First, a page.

The Asia-Pacific Region will spend $533 billion on defense annually by 2020. That’s very close to what the United States spends on defense, and a lot more than the region used to. Bloomberg reports that China and countries squaring off against China are responsible for the unprecedented surge.
The People’s Republic of China has been increasing defense spending about 10 percent annually for more than two decades. Although dramatic, for most of the 90s and aughts, it still left the impression that China was militarily weak: In 1989, it spent only ten times more on its military than New Zealand and hadn’t been involved in a shooting war for decades.
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All of that changed after 2010, when China took an assertive, even aggressive stance against Japanese territorial claims in the East China Sea, including the establishment of an Air Defense Intercept Zone over the sea. Since then, China has gone on to claim approximately 90 percent of the South China Sea, alarming its neighbors.
This newly assertive behavior has spooked the rest of Asia, and as a result defense spending started to creep upward. According to Bloomberg, military spending globally is up one percent, but spending in Asia and Oceania is up five percent. Almost every country in Asia—Japan, South Korea, Vietnam, Indonesia, the Philippines, Taiwan, and others—are all raising spending. If current trends hold, all of Asia will be spending $533 billion by the year 2020.
What impact will this have for the United States? The Asia-Pacific region is actually a very friendly towards the U.S., with most countries having cordial relationships—and some, like South Korea and Japan have outright military alliances. The only real possible threat to U.S. superiority in the region is China, which will account for just over half of the $533 billion total in 2020. The rest of that spending will be by pro-U.S. countries—or countries like Vietnam with goals that align with those of Washington.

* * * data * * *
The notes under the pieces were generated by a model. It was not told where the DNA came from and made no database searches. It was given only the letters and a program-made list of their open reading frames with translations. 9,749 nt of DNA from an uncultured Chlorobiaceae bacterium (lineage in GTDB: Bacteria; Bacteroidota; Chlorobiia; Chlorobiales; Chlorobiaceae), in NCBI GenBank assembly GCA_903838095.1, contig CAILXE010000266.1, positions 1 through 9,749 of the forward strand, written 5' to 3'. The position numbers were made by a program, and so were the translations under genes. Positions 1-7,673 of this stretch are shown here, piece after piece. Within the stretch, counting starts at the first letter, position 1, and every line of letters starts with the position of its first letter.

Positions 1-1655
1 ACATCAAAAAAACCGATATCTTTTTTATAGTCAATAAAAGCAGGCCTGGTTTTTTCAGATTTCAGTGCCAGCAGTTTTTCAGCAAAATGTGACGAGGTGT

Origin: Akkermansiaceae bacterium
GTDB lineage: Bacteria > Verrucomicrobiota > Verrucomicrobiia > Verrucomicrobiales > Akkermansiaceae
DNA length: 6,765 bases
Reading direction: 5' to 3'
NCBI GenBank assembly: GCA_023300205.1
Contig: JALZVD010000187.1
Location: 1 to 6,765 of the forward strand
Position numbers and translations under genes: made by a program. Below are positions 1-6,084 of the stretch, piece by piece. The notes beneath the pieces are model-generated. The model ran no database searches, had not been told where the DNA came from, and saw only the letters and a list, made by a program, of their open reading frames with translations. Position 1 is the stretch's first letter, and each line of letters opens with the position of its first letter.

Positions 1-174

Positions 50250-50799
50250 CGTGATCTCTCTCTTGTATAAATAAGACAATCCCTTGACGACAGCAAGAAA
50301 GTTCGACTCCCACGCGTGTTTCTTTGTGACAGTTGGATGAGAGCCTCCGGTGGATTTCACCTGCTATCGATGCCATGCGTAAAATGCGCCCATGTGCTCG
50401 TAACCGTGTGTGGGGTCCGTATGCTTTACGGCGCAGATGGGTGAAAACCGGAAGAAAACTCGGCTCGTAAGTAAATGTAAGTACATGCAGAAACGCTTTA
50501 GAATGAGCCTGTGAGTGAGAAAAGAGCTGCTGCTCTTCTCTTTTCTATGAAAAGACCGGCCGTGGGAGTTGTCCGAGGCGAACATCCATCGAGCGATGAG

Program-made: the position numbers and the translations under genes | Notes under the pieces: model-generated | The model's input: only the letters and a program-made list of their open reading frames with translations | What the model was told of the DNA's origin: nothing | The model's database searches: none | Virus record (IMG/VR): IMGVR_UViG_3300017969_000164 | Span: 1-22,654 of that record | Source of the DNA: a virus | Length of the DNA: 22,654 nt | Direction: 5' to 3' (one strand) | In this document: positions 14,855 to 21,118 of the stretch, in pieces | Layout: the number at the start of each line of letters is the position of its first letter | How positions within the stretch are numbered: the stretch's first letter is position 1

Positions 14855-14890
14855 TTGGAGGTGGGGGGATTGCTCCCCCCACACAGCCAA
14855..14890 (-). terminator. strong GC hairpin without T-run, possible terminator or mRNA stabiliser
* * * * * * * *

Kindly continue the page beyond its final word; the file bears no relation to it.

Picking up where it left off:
Projects show that by 2020, $320 billion will be spent on defense in the China camp (which consists of China, and maybe Pakistan) and more than $800 billion will be spent in the “everyone but China” camp. In other words, while China’s continuos military spending may look ominous, the country still continues to be outspent by everyone else with a stake in the region by a considerable margin.
The good news? A slowdown in this new arms race is in sight. For the first time in recent memory, China’s defense spending is dropping under 10 percent—to 6.9 percent—as the country’s economy cools. Meanwhile, a graying Chinese population means Beijing will soon have to spend more to take care of its people. While other countries will continue to spend to catch up, they’ll now do so more quickly—and with less money.